The second side, though, immediately hits the listener with the additional sound of orchestral strings.  There’s definitely been an upgrade in all aspects: instrumentation, competence, song selection and mixing.  As the second side is named “Hitler Was A Vegetarian,” perhaps The Residents are showing their support for vegetarianism, associating it with their musical progress.

The concept of this album seems pretty straightforward.  I imagine there was a meeting at Ralph Headquarters (which I’m starting to believe is less high rise in the city and more card table in someone’s garage) in which the heads of the label said “Hey, Residents, here’s the deal: we can’t sell your music.  We know that, you know that.  The only reason anybody bought your first album is because it looked like The Beatles and the only reason they listened is because there was a Nancy Sinatra song on it.  So we want you to do more of that.  It will be like those collections of mediocre versions of good songs that have names like ‘The Beat Sound of Liverpool.’  People will buy it because they recognize the names.  They’ll hate it, but they still bought it.  And we need to bring in money since it looks like Ivory is never going to finish his magnum opus.  We should never have let him meet Brian Wilson.”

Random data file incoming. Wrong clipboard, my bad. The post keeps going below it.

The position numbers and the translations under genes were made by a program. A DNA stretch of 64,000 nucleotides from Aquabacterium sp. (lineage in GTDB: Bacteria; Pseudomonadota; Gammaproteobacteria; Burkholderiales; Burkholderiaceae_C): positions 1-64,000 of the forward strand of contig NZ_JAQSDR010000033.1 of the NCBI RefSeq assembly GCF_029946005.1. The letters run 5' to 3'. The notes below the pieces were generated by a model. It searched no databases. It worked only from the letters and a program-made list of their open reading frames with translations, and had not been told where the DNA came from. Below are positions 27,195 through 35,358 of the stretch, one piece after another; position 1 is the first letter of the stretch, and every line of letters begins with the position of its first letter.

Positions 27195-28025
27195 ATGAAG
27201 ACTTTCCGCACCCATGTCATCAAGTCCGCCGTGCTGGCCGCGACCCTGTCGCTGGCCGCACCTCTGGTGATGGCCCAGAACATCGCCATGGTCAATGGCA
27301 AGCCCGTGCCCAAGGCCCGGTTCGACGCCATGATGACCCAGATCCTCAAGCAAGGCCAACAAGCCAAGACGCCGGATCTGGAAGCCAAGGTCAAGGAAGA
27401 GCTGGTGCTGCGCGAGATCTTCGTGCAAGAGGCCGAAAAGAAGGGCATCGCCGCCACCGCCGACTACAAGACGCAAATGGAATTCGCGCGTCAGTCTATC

The Residents failed to hear the insult in this, and only heard “record other people’s songs and make the public hate you.”  So we have an album filled with other’s people’s music called The Third Reich ‘n’ Roll.  Curiously, the song titles are not listed anywhere.  I can only assume there was some legal issue and Ralph Records was stuck with an album they couldn’t release as intended.  But they are a label that has had two releases in three years, so they can’t afford to just let something sit on the shelf.  If it’s done, put it out there.

But it’s at this point I read the insert, entitled “Why Do The Residents Hate The Beatles?”  In it, they mention a second album produced in total secrecy and a claim that it cannot be released until its makers literally forget it exists.  With two albums available, Ralph Records went with this, so I can only imagine how bad the other one is.  At least advertising it is a way to never forget and therefore never release it.  According to the insert, the second album is inspired by the band’s guru, N. Senada, and the back cover of the first album said that he disappeared years ago.  He probably stole a lot of money.  No wonder Ralph’s hurting.